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Man died in Long Melford from prescription drug toxicity, inquest hears


By Newsdesk Sudbury


Suffolk Coroners Court. (4334437)
Suffolk Coroners Court. (4334437)

A 26-year-old man died in bed at a house in Long Melford as a result of drug toxicity, an inquest heard.

Shane Deveraux was discovered by his grandmother at her home in Cordell Road on March 11.

Police called to the address established there were no suspicious circumstances, the inquest heard on Tuesday morning.

The hearing at Suffolk Coroner’s Court in Ipswich was told that Mr Deveraux died as a result of multiple drug toxicity.

Tests showed the presence of morphine at a level considered to be potentially fatal, together with other substances in Mr Deveraux’s blood.

In a statement, Mr Deveraux’s mother, Suzanne White, told the inquest that she believed his addiction problems began in 2014, when she said social services took away his baby son.

Mrs White said her son, who also lost his home, had been “treated like scum”.

She added: “We begged mental health to help him and begged them to put him in rehabilitation as Shane really wanted to stop taking pills.”

A letter from Mr Deveraux’s GP confirmed that he was being treated for anxiety and depression.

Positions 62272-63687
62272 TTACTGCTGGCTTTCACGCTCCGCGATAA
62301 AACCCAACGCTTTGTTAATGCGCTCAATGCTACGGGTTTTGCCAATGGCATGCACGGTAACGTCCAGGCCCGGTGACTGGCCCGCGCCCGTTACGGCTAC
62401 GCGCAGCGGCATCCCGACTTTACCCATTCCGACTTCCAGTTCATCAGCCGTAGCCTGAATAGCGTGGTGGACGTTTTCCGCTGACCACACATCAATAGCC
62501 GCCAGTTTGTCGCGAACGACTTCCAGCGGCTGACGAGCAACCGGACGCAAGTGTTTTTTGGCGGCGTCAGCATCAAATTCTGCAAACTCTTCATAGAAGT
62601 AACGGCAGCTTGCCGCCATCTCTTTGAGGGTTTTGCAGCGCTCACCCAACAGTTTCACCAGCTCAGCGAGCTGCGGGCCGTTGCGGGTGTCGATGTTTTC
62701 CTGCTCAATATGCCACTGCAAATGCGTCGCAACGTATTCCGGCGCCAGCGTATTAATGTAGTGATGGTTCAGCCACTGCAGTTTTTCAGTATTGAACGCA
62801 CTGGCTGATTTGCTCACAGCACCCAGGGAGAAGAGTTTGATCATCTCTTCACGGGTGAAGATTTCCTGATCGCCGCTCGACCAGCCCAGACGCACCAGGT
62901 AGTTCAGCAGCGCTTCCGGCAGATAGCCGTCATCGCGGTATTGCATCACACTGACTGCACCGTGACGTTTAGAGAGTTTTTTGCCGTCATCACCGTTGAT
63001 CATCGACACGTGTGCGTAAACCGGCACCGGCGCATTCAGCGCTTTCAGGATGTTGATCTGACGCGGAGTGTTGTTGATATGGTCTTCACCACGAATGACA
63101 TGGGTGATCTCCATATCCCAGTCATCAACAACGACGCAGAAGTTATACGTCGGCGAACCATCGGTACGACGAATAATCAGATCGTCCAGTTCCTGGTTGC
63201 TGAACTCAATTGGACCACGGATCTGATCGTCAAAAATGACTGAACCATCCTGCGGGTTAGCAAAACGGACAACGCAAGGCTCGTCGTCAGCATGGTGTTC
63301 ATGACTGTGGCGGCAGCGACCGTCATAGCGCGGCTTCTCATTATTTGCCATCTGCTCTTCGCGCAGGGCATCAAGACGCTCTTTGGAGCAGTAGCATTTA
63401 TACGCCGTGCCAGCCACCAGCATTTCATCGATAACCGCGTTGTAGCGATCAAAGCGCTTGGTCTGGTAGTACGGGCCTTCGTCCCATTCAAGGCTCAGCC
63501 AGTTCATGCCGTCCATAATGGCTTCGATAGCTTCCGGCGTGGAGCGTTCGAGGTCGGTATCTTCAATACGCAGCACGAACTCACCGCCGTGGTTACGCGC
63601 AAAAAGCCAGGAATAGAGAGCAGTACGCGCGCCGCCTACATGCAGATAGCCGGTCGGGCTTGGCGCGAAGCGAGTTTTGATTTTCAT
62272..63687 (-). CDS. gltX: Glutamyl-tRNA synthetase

He had also spent a number of periods in hospital.

The inquest heard Mr Deveraux had been in contact with drug addiction treatment workers and mental health services, but had been discharged after failing to keep appointments.

Mr Deveraux had blamed a faulty mobile phone and snowy weather for some of his failings to engage with helpers.

Despite making progress in ending his drug use, Mr Deveraux later returned to it, saying he was depressed because of the death of a close friend in a road accident, only being allowed to see his son for two hours every two months and having a difficult relationship with members of his family.

At the time of his death, Mr Deveraux had been awaiting an assessment for a possible place at Mulberry House in Sudbury.

Assistant Suffolk coroner Kevin McCarthy said that, following Mr Deveraux’s death, mental health services had carried out a review, which concluded there had been no care failings.

Mr McCarthy recorded a conclusion that Mr Deveraux’s death was drug related.



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